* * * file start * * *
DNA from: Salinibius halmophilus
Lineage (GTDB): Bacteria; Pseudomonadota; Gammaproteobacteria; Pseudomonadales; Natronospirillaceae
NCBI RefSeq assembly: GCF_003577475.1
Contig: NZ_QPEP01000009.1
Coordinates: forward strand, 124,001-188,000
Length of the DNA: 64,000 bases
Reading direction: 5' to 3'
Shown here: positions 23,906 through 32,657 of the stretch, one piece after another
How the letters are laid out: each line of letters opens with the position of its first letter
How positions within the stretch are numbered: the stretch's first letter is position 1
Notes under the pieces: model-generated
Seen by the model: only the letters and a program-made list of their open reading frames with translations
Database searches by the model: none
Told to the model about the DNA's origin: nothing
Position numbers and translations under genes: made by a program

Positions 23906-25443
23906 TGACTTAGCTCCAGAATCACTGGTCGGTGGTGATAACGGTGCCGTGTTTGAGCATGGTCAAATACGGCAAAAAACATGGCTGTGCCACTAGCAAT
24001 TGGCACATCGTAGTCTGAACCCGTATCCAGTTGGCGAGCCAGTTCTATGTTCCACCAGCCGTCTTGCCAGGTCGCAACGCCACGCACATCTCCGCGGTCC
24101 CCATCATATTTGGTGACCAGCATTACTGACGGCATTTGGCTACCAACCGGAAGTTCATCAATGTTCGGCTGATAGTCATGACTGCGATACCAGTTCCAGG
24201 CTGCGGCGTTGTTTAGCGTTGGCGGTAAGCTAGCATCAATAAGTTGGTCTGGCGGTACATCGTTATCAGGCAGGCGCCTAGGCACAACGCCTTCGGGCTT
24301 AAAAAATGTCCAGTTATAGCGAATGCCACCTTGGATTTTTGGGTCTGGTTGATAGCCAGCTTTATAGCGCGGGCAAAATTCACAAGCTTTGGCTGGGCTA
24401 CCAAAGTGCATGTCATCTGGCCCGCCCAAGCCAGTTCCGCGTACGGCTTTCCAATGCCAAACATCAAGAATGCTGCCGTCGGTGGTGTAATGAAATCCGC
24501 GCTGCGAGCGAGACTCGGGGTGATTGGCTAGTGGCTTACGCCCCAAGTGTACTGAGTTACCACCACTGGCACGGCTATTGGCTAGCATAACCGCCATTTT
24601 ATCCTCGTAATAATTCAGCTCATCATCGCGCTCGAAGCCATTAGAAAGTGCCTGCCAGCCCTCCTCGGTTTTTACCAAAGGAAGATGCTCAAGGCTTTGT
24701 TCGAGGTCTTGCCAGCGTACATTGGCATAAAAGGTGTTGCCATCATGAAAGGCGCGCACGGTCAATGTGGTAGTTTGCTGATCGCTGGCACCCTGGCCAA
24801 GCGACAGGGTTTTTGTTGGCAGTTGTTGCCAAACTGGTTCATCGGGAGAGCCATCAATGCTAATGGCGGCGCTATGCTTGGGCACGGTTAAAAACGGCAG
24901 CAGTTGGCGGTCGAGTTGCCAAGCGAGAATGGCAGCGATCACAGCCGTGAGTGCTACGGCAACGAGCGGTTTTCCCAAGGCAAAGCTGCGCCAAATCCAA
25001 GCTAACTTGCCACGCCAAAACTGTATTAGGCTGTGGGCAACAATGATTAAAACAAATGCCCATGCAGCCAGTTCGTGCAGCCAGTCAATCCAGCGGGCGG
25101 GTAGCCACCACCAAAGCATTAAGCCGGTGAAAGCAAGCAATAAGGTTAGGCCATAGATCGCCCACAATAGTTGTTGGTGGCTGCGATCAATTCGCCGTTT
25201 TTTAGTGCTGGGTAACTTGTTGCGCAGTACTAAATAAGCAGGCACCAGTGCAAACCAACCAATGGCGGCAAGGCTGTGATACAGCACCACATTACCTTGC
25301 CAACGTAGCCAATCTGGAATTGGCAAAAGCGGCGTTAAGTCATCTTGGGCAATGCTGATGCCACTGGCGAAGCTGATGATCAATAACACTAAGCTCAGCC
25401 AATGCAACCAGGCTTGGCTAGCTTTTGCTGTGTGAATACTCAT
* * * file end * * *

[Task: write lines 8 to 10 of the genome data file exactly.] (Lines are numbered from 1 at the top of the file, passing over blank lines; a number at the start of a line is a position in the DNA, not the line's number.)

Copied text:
Shown here: positions 23,906 through 32,657 of the stretch, one piece after another
How the letters are laid out: each line of letters opens with the position of its first letter
How positions within the stretch are numbered: the stretch's first letter is position 1